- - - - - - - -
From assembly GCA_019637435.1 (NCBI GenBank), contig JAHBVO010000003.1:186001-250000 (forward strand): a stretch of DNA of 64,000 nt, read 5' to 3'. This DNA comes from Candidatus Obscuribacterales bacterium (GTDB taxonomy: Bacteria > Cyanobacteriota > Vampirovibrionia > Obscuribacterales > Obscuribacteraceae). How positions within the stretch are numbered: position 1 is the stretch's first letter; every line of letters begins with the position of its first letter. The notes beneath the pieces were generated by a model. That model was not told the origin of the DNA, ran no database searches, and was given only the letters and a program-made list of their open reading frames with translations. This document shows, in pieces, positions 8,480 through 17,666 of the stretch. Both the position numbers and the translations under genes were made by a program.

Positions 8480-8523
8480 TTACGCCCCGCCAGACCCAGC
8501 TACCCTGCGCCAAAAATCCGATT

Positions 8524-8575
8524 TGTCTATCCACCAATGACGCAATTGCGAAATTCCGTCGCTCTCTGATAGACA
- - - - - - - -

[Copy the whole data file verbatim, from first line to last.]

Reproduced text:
From assembly GCA_019637435.1 (NCBI GenBank), contig JAHBVO010000003.1:186001-250000 (forward strand): a stretch of DNA of 64,000 nt, read 5' to 3'. This DNA comes from Candidatus Obscuribacterales bacterium (GTDB taxonomy: Bacteria > Cyanobacteriota > Vampirovibrionia > Obscuribacterales > Obscuribacteraceae). How positions within the stretch are numbered: position 1 is the stretch's first letter; every line of letters begins with the position of its first letter. The notes beneath the pieces were generated by a model. That model was not told the origin of the DNA, ran no database searches, and was given only the letters and a program-made list of their open reading frames with translations. This document shows, in pieces, positions 8,480 through 17,666 of the stretch. Both the position numbers and the translations under genes were made by a program.

Positions 8480-8523
8480 TTACGCCCCGCCAGACCCAGC
8501 TACCCTGCGCCAAAAATCCGATT

Positions 8524-8575
8524 TGTCTATCCACCAATGACGCAATTGCGAAATTCCGTCGCTCTCTGATAGACA